Apple plunges to No. 79 on Forbes innovative companies ranking

Google ranks higher at No. 47, but Microsoft doesn't even make the list

Apple's innovation problems were highlighted today when Forbes published its 2013 list of the world's most innovative companies and ranked Apple at No. 79.

Apple's plummet has been dramatic. In 2011, the first year Forbes issued its Most Innovative Companies list, which ranks 100 firms, Apple earned the No. 5 spot. Last year, the Cupertino, Calif. company dropped 21 positions to No. 26. But the 53-place plunge in 2013 was the biggest decline yet.

Forbes uses a complex algorithm to rank companies by what it calls an "innovation premium," which is the difference between market capitalization and a net present value of cash flows from existing businesses. The innovation premium also takes into account anticipated growth from the existing businesses within a company.

"Think of [the innovation premium] as the investor expectations built into the stock price," explained Bruce Ipbin, managing editor of Forbes, in an interview today. "Apple's ranking dropped because of what happened to the stock [price] in the last year. Its ranking is a proxy of what investors think of the future of the company."

Some companies are excluded from the list, including those in the mining and energy industries -- Forbes said their market values are tied to commodity prices rather than innovation metrics -- banks, which spend very little on research and development, and firms that have fewer than seven years of public financial data.

Facebook, for instance, would have made this year's top 10 if just 2012's financial data was used, but it was eliminated because it didn't meet the seven-year minimum.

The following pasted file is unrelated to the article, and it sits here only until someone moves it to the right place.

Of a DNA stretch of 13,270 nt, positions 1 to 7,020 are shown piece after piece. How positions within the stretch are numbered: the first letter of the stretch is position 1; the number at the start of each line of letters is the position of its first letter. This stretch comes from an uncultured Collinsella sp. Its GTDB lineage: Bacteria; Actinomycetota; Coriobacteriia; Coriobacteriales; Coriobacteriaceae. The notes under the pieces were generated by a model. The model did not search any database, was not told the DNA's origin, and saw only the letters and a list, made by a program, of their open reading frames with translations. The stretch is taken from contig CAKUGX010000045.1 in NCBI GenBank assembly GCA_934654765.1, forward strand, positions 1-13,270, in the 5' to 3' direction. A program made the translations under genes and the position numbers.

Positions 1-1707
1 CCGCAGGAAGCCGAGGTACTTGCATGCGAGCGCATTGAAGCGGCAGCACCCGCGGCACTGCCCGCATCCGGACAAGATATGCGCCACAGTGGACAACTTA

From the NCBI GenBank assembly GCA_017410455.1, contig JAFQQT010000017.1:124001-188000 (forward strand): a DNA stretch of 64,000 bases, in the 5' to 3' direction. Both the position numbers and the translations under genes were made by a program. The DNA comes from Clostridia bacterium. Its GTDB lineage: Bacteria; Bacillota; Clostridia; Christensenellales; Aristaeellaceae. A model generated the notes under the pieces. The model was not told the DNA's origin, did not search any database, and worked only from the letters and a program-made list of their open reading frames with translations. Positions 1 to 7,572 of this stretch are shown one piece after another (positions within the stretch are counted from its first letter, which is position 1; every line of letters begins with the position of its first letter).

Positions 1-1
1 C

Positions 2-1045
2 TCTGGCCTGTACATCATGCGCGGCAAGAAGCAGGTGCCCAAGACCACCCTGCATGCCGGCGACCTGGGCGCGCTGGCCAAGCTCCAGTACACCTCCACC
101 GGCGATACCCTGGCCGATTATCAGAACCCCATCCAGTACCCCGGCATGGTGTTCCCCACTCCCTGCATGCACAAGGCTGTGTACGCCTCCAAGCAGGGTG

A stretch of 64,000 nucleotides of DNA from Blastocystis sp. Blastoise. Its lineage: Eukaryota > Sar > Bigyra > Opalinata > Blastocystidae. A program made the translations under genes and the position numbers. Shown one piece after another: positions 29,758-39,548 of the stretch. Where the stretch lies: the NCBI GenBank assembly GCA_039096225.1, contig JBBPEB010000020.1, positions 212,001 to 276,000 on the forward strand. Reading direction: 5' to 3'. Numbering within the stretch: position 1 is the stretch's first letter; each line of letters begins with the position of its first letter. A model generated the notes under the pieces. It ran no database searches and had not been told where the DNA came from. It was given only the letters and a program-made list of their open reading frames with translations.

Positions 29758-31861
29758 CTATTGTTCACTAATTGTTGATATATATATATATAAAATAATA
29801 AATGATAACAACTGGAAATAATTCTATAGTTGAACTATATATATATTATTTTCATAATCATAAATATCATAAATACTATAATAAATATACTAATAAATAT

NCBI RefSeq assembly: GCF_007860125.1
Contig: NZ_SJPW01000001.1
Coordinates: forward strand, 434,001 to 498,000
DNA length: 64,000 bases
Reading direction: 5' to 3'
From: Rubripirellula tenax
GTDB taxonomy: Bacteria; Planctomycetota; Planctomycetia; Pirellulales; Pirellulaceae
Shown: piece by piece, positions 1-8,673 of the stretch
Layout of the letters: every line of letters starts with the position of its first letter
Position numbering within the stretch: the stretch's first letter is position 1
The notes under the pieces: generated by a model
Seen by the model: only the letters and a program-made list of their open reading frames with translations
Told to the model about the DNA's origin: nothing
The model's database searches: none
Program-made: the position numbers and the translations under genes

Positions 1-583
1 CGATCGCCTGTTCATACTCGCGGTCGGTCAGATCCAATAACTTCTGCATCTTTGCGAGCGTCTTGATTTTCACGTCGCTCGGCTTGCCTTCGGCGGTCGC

At the top of the 2013 list was Salesforce.com, which has held the No. 1 spot for three years running. VMware was No. 3, Chinese search firm Baidu was No. 6, and Amazon.com was No. 7.

Apple rival Google was No. 47 this year, a fall from 2012's No. 24. In 2011, Google had the No. 7 spot.

"It's not necessarily true that Google's innovation has slowed down," said Ipbin, "but maybe investors think that driver-less cars won't pay off like search has."

Apple has collected criticism for nearly a year -- since its stock price peaked in September 2012 at just over $702 -- for what some have called a lack of innovation. That, say analysts, was triggered by the lack of a new product to follow 2007's iPhone and 2010's iPad, both which generate billions in revenue each quarter.

"Apple's already done so much," said Ipbin. "What could they do that would top the iPhone and iPad?"

But because investors -- and customers -- are always eager for something new, something so dynamic that it kick starts an entire industry, Apple's increasingly seen as stuck in the very profitable rut it made for itself.

Some major technology companies have never been on the Forbes list, including Microsoft and Intel, both of which spend a huge amount of money on research and development and have thousands of top engineers working on products, said Ipbin.